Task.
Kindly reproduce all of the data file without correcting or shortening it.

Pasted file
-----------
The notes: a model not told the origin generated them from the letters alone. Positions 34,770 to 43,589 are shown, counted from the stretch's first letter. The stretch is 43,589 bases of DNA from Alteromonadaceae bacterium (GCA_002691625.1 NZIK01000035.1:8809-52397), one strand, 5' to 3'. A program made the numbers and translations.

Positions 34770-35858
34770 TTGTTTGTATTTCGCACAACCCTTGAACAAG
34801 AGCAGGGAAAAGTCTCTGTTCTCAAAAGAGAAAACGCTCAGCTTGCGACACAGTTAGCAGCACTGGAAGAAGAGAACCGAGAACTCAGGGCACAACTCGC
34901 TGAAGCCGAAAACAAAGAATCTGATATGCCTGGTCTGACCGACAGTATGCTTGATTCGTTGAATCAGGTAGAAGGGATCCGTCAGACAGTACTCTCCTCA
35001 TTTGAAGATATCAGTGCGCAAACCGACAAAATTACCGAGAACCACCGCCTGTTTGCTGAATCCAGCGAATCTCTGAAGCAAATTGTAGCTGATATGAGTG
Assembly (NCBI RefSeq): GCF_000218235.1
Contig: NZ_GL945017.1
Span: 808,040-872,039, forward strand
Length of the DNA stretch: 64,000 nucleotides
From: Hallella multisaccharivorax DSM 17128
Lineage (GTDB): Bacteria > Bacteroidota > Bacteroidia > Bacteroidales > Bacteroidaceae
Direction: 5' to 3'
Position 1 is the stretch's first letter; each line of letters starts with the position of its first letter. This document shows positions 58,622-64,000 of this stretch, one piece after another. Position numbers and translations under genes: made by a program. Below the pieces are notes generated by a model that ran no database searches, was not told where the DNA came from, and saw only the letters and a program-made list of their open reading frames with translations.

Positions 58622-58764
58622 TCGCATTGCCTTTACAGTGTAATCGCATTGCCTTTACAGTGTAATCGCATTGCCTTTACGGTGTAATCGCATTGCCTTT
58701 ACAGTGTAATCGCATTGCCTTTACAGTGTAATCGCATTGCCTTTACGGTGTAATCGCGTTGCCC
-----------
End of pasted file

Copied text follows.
The notes: a model not told the origin generated them from the letters alone. Positions 34,770 to 43,589 are shown, counted from the stretch's first letter. The stretch is 43,589 bases of DNA from Alteromonadaceae bacterium (GCA_002691625.1 NZIK01000035.1:8809-52397), one strand, 5' to 3'. A program made the numbers and translations.

Positions 34770-35858
34770 TTGTTTGTATTTCGCACAACCCTTGAACAAG
34801 AGCAGGGAAAAGTCTCTGTTCTCAAAAGAGAAAACGCTCAGCTTGCGACACAGTTAGCAGCACTGGAAGAAGAGAACCGAGAACTCAGGGCACAACTCGC
34901 TGAAGCCGAAAACAAAGAATCTGATATGCCTGGTCTGACCGACAGTATGCTTGATTCGTTGAATCAGGTAGAAGGGATCCGTCAGACAGTACTCTCCTCA
35001 TTTGAAGATATCAGTGCGCAAACCGACAAAATTACCGAGAACCACCGCCTGTTTGCTGAATCCAGCGAATCTCTGAAGCAAATTGTAGCTGATATGAGTG
Assembly (NCBI RefSeq): GCF_000218235.1
Contig: NZ_GL945017.1
Span: 808,040-872,039, forward strand
Length of the DNA stretch: 64,000 nucleotides
From: Hallella multisaccharivorax DSM 17128
Lineage (GTDB): Bacteria > Bacteroidota > Bacteroidia > Bacteroidales > Bacteroidaceae
Direction: 5' to 3'
Position 1 is the stretch's first letter; each line of letters starts with the position of its first letter. This document shows positions 58,622-64,000 of this stretch, one piece after another. Position numbers and translations under genes: made by a program. Below the pieces are notes generated by a model that ran no database searches, was not told where the DNA came from, and saw only the letters and a program-made list of their open reading frames with translations.

Positions 58622-58764
58622 TCGCATTGCCTTTACAGTGTAATCGCATTGCCTTTACAGTGTAATCGCATTGCCTTTACGGTGTAATCGCATTGCCTTT
58701 ACAGTGTAATCGCATTGCCTTTACAGTGTAATCGCATTGCCTTTACGGTGTAATCGCGTTGCCC